The weather forecast predicted that the wind would pick up a little in the afternoon and that light rain was on the way. In other words, it would be what locals like to call a “soft day”. I contacted Yvonne, one of the booking managers at the bird sanctuary, based deep in the ancient wooded estate of Ashford Castle, to see if our hawk walk through the County Mayo countryside would still go ahead.
“Of course”, she said, “the birds love to hover on the breeze; it’s a treat for them.”
With that, I had my first lesson from the School of Falconry.
After I drove through a series of hefty, turreted stone bridges that cross over the choppy Cong River, the scene unfolded into a veritable Camelot, replete with a stately castle and lush, magnificent grounds.
My son, Cillian, led the way when he caught sight of the black signposts that pointed the direction with gold leaf lettering. If I had any doubts about how highly these magnificent birds of prey are regarded by the team at Ashford and Ireland’s School of Falconry, the massive in-flight eagle sculpture with prey clutched in its talons, perched between the thick limestone walls of the castle and the shores of Lough Corrib, left little ambiguity.
Grounds of Ashford Castle
We passed through elegant gardens, almost French formal in design, with long pathways that form a symmetrical frame of the lake, before we entered a winding stone tunnel. When we arrived on the other side the setting shifted back centuries, with seasonal buds, heather, wild leafy fern, towering trees and the scent of pine surrounding the entire enclave. We met three guides, each carrying a trained hawk that was perched on their arms or shoulders and we knew that we were in the right place.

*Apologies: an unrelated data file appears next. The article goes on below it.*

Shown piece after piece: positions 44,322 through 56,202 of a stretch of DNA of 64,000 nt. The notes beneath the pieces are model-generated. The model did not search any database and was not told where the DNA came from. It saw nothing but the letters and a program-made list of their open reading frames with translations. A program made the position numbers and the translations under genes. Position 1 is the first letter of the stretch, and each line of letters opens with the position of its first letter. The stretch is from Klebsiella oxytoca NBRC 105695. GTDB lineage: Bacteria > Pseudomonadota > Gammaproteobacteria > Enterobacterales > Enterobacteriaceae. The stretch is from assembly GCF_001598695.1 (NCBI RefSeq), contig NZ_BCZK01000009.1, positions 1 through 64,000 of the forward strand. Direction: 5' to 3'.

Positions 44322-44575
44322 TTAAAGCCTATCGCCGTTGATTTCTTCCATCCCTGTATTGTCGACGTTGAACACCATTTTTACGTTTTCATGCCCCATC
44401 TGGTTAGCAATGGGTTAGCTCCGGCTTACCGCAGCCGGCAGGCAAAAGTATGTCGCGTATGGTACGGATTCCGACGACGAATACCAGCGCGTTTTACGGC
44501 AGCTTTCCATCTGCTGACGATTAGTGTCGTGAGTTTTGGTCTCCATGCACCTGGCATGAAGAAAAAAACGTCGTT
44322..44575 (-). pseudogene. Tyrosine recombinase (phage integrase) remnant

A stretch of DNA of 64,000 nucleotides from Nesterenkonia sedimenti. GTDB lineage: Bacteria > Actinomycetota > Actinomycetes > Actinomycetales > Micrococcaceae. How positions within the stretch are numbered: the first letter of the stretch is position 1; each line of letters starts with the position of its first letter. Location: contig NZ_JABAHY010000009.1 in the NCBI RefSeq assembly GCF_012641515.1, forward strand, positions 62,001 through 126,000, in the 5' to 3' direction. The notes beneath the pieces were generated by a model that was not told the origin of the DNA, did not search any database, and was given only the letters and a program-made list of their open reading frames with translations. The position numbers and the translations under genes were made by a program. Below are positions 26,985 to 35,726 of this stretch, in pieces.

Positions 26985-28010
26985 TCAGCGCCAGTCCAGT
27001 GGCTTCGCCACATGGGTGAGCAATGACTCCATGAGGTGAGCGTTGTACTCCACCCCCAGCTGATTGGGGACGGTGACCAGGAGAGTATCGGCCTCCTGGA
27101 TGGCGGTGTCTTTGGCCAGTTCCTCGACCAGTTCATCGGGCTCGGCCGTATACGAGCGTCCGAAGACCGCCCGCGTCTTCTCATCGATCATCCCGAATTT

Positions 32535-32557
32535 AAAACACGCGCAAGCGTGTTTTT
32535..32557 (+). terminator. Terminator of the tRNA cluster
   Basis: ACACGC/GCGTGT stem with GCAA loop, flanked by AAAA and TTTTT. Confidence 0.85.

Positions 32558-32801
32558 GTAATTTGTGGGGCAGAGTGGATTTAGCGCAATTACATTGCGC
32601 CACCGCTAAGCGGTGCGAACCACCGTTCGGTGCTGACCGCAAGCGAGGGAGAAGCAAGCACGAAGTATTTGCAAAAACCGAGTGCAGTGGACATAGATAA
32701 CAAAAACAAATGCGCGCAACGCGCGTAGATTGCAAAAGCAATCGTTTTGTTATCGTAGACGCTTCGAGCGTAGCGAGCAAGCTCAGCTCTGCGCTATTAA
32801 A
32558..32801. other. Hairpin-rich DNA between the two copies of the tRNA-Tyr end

Hawk guides in the grounds of Ashford Castle
They were like big brothers taking their fidgety young siblings on a stroll and that inter-species rapport is a hallmark of the experience at the school of falconry. I gave my name and Conal, one of the bird trainers, told me that our hawk guide, Tommy, was waiting for me in the sanctuary. His bird eyed me impatiently as if wondering why I was slowing down their walk. I got it and they moved on.
It’s a symbiotic relationship. When we walk in the forest together, the bird and I work as a single unit. There’s a constant connectionTommy, Falconry instructor, Ashford Castle
Tommy opened the large black timber door, arched and embedded into a stone wall and once inside the world turned upside down. This courtyard is a bird’s playground – pristine and ambient – and Tommy wasted no time in making introductions to his winged team.
Dingle, a giant eagle owl with enormous, hypnotic brown eyes was the first to catch my attention. Next door, Joyce and Swift, a contented hawk couple, appeared to be deep in conversation. Joyce tossed over a glance but when they heard Tommy’s voice they turned to say hello.
Jonathan Van Gent, instructor at the School of Falconry
“It’s a symbiotic relationship,” Tommy explained. “When we walk in the forest together, the bird and I work as a single unit. There’s a constant connection, I am a protector against bigger foe like foxes, and I smoke out prey.
“Forget that expression ‘bird brain’. These birds are like crows or magpies. They’re highly intelligent and they are always open to learning and adopting new skills that work to their advantage.”
Hawk handling gloves
Tommy left for a moment and that’s when Joyce and Swift lost interest in our company. He reappeared in the company of a Harris hawk named Fómhar (autumn in Irish) with rust and fawn feathers. The hawk took an instant shine to Cillian and Tommy caught the connection. He handed Cillian a long, thick leather glove, Fómhar climbed onto his arm and there it was; an undeniable bond between the bird of prey and my son.
Hawk taking off
Ireland's School of Falconry